[0065]FIG. 7 is a block diagram illustrating another exemplary embodiment of an input device 102 and a printing/copying device 104 that are suitable for implementation in the system environment 100 of FIG. 1. Like the embodiment of FIG. 2, input device 102 is embodied as a computer 102, and printing/copying device 104 is embodied as monochrome printer 104. Computer 102 and printer 104 are operatively coupled through network connection 106. In general, computer 102 and printer 104 operate and are configured in a manner similar to that described above with reference to the FIG. 2 embodiment. However, in the current embodiment of FIG. 7, several functional aspects previously performed on the printer 104 are now performed on the computer 102.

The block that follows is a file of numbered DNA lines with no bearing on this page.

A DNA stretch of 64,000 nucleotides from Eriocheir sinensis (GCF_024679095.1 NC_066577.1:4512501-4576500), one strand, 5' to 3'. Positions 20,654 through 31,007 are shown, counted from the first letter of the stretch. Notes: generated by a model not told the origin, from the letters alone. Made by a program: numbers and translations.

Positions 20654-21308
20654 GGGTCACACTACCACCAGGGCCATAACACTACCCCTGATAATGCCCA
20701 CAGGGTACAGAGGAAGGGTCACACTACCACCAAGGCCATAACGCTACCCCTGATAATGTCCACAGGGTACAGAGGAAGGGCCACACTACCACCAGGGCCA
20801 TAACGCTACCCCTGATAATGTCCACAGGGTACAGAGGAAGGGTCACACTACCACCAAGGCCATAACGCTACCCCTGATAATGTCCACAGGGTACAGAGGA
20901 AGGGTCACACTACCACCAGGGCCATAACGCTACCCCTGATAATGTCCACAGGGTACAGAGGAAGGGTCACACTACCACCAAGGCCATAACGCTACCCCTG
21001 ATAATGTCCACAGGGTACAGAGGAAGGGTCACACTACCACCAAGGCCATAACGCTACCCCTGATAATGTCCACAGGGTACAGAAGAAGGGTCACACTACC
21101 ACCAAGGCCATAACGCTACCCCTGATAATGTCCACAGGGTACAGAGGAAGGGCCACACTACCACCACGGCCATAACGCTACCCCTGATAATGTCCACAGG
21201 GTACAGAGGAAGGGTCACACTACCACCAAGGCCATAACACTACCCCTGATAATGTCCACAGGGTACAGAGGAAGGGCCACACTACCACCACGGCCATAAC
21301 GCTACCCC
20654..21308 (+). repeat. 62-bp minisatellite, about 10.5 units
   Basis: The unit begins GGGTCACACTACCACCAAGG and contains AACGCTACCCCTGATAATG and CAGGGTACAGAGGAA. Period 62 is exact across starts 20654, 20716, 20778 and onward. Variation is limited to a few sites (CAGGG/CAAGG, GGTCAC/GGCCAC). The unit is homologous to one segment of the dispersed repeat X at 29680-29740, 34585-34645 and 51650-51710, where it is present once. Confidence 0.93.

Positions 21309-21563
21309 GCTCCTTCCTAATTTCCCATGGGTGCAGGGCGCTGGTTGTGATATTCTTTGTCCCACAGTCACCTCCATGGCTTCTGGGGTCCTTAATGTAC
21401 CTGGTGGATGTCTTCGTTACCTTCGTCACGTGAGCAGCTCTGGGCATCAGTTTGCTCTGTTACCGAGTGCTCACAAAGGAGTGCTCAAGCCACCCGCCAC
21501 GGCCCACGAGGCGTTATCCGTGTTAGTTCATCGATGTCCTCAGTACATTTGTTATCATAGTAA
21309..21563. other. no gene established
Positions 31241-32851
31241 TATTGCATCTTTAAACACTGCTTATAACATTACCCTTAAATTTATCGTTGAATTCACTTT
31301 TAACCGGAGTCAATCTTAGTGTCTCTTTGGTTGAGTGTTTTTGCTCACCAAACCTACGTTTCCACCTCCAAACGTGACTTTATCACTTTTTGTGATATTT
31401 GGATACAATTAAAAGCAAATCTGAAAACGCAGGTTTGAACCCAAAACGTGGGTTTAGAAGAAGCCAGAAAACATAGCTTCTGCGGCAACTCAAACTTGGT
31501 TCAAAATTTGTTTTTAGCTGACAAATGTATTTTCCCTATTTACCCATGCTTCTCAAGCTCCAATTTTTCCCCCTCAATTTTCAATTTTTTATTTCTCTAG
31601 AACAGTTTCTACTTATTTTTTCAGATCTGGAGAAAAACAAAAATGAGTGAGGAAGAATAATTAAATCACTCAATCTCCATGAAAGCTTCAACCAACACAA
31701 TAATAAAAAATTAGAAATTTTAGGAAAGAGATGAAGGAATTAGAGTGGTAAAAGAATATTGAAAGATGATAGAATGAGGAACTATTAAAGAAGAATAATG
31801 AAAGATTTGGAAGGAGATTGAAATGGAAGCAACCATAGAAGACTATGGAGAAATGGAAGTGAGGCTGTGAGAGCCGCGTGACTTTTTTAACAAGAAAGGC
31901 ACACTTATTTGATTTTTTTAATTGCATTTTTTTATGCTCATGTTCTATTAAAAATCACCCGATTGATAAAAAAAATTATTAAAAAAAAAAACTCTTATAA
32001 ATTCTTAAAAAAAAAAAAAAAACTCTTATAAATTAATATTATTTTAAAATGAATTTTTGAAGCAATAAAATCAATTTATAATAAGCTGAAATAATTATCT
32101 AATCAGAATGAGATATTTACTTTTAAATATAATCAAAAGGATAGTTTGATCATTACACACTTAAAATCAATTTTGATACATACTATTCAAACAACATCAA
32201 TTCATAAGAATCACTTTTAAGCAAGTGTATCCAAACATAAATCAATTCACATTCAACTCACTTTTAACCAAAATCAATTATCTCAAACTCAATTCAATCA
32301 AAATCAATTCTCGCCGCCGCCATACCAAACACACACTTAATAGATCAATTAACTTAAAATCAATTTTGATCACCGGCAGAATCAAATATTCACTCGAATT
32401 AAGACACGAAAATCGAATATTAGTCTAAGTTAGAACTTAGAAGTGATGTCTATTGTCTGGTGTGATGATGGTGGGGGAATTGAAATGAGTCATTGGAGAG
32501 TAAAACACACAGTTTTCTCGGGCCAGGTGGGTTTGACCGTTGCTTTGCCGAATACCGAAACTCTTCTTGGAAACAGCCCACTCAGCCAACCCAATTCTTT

[0066] Accordingly, the printer driver 208 on computer 102 now includes the enhancement implementation module 230 and color-to-gray scale conversion module 226 that were previously located in printer 104. In addition, memory 204 now includes the gray scale data 228 and enhanced gray scale data 232 that correspond to the added printer driver 208 modules 230 and 226. More specifically, the output of color-to-gray scale conversion module 226 is the gray scale data 228, both of which are now located on computer 102. Similarly, the output of enhancement implementation module 230 is the enhanced gray scale data 232, both of which are now located on computer 102. Note that enhanced gray scale data 232 additionally resides on printer 104 prior to being rendered through printer engine 234.

[0067] The result of the current FIG. 7 embodiment is that most of the data processing occurs on the computer 102, and only the enhanced gray scale data 232 needs to be sent to printer 104. The entire discussion above regarding the examples of gray scale enhancements to various image types in FIGS. 3-6 applies similarly to the FIG. 7 embodiment.